This lesson can be done in two, 45-minute class periods.
This activity was selected for the On the Cutting Edge Exemplary Teaching Collection Resources in this top level collection a) must have scored Exemplary or Very Good in all five review categories, and must also rate as “Exemplary” in at least three of the five categories.
Students should be able to understand the principles and have that as a background so that age determinations by paleontologists and geologists don't seem like black magic. Geologists in the late 18th and early 19th century studied rock layers and the fossils in them to determine relative age.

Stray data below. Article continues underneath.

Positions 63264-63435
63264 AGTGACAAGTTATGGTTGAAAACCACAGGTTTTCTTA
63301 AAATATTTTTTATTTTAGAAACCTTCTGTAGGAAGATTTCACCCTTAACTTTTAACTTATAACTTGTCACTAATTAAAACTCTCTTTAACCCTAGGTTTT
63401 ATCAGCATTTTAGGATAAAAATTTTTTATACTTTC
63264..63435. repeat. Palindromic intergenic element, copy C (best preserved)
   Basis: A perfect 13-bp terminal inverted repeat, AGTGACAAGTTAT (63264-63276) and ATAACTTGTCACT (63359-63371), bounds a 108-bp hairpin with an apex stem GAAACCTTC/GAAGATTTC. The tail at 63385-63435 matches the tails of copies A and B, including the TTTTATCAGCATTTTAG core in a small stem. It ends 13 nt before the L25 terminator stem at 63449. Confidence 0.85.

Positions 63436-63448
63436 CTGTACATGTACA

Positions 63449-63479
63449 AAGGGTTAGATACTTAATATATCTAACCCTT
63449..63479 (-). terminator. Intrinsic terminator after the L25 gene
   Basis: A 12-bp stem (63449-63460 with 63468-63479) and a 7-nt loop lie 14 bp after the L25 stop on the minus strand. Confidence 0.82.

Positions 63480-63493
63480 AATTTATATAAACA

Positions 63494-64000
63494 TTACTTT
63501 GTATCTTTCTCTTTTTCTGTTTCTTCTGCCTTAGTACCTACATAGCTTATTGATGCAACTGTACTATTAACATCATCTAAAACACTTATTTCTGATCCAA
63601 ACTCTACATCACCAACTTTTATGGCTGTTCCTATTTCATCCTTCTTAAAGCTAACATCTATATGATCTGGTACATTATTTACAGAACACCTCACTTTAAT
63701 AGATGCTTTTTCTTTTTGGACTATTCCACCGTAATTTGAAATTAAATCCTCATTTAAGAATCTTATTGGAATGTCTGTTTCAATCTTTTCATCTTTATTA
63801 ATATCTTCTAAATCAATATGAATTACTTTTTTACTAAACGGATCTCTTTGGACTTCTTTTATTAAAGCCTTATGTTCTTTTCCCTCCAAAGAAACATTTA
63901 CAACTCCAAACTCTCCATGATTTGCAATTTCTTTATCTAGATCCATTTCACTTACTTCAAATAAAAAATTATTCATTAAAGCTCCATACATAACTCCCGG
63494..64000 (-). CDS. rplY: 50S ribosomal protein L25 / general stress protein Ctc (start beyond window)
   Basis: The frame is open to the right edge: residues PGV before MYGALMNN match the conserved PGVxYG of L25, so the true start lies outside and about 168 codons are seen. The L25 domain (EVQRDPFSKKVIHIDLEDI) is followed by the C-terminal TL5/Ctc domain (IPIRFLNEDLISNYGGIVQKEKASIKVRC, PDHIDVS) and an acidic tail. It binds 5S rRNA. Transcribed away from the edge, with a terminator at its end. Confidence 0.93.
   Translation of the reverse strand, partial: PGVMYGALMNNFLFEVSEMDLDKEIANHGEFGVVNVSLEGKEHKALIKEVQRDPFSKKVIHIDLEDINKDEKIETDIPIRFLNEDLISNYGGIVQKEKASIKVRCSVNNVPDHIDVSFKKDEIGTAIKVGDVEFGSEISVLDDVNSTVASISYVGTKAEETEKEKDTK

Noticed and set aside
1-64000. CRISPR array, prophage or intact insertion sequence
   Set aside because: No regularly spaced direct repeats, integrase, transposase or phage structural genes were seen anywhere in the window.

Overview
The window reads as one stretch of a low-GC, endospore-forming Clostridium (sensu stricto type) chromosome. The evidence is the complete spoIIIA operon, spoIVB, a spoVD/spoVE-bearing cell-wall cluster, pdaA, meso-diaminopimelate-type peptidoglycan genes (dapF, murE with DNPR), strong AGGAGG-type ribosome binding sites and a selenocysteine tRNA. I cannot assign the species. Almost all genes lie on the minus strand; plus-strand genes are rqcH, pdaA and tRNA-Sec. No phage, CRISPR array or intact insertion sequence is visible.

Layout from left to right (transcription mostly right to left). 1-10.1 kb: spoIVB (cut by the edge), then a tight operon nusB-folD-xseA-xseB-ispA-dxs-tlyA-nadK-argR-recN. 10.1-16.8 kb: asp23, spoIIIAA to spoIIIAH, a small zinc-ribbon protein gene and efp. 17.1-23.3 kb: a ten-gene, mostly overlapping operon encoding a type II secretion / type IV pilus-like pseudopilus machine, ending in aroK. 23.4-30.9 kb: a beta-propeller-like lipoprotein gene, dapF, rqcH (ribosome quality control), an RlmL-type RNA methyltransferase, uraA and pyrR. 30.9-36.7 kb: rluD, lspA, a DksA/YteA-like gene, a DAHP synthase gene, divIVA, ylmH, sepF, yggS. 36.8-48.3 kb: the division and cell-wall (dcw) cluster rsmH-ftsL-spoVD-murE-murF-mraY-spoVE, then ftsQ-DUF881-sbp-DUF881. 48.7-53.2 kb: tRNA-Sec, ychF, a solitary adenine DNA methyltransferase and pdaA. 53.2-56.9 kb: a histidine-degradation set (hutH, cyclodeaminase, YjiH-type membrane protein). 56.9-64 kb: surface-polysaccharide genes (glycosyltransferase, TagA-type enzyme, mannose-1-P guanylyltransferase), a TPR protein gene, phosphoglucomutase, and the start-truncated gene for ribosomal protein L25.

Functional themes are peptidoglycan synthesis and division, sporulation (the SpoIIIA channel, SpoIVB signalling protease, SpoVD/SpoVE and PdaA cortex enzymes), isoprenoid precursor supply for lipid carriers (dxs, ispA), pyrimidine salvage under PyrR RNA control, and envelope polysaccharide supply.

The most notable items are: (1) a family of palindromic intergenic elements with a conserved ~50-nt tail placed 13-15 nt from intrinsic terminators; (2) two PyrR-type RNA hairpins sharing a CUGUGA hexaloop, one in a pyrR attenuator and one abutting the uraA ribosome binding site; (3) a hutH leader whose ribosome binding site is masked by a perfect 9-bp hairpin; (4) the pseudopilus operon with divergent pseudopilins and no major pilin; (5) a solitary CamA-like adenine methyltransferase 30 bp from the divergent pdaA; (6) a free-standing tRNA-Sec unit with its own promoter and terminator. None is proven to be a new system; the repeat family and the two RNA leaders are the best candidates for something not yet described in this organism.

It wasn't until well into the 20th century that enough information had accumulated about the rate of radioactive decay that the age of rocks and fossils in number of years could be determined through radiometric age dating.
This activity on determining age of rocks and fossils is intended for 8th or 9th grade students.
Play a game that tests your ability to match the percentage of the dating element that remains to the age of the object.
To demonstrate that the rates of decay of unstable nuclei can be measured, that the exact time that a certain nucleus will decay cannot be predicted, and that it takes a very large number of nuclei to find the rate of decay.
Based on this information, they will learn how to relatively date associated artifacts.